What is it about police procedurals set in the Pacific Northwest that divide television critics? Twenty years after David Lynch's Twin Peaks wrapped its polarizing run, nobody seems quite sure whether The Killing, the new Seattle-set police procedural (adapted from the Danish hit Forbrydelsen) that premiered on AMC last week, is the best new show on television or an unwatchable slog through the minutiae of big-city police work. Two weeks into its run, here's how critics are coming down on the show's strengths and weakness:
Pro (and Con): It is slow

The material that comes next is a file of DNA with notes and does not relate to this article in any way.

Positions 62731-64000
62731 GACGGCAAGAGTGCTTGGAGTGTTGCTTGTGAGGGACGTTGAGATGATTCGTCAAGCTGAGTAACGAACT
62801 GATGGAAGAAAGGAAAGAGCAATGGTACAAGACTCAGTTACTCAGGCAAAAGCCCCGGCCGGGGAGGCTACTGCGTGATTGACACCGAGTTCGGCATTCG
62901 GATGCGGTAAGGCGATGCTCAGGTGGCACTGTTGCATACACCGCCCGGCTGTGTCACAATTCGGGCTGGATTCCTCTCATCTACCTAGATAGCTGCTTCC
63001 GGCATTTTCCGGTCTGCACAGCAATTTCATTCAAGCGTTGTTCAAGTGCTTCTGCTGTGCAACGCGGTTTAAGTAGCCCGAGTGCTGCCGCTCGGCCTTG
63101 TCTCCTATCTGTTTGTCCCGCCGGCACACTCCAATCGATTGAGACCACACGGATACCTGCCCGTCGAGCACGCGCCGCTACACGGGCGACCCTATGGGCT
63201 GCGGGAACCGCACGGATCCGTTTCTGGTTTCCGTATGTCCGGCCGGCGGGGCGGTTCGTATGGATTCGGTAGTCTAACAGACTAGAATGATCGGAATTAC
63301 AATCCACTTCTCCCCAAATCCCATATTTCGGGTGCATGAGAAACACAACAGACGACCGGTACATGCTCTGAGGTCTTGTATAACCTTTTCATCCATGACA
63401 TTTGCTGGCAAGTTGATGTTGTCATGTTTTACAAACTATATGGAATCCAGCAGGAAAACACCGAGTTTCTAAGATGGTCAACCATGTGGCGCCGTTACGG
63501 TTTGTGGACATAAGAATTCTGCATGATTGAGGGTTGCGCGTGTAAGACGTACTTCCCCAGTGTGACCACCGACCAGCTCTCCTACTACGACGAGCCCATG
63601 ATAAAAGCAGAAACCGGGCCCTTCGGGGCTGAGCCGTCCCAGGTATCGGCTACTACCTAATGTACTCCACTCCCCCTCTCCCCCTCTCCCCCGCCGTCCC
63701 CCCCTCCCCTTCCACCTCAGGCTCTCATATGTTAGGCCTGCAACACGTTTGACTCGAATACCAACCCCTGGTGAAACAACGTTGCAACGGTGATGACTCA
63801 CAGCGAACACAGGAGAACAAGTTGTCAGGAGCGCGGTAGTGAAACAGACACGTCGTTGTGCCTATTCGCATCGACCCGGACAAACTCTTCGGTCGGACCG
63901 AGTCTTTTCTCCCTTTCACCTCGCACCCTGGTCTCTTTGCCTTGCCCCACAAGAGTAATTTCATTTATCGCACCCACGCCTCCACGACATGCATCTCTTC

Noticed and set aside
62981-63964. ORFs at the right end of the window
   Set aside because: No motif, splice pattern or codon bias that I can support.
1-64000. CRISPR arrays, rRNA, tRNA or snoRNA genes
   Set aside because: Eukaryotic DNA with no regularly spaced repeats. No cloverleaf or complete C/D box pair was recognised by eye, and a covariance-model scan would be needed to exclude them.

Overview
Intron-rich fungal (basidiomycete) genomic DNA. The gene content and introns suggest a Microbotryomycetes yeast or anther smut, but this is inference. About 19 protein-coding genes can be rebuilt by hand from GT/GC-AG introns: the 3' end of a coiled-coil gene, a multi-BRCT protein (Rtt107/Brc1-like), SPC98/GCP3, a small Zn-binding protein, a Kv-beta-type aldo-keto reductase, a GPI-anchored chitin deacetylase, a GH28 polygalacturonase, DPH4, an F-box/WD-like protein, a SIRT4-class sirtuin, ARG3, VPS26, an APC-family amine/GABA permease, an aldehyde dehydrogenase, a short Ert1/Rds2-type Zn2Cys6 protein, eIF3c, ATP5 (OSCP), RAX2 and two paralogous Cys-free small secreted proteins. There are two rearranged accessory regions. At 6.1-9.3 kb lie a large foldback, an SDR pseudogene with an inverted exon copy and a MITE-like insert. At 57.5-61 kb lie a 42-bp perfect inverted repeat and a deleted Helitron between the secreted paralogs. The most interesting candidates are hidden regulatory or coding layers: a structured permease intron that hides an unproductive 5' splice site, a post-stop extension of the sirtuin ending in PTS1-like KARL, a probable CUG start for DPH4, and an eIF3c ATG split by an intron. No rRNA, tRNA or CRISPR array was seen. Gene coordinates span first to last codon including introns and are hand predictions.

The one thing supporters and detractors agree on is that The Killing is slow. Very slow. Slow enough for The Hollywood Reporter's Tim Goodman to compare it to Rubicon, the glacial CIA drama that AMC cancelled after just one season. "Put [The Killing] next to the hyper-paced, action-packed, fast-talking American police procedurals and it looks like Abe Vigoda in the 100 meter sprint," concedes Goodman, who likes the show. This isn't a problem, he writes, since "the hook [the show] sets goes impressively deep" and lures viewers in. Time's James Poniewozik offered up a dissenting review in his wrap-up of the most recent episode Poniewozik complained that after three hours, viewers still "don't yet know why we should care" about the show's central mystery, a result he says, of the deliberate pacing.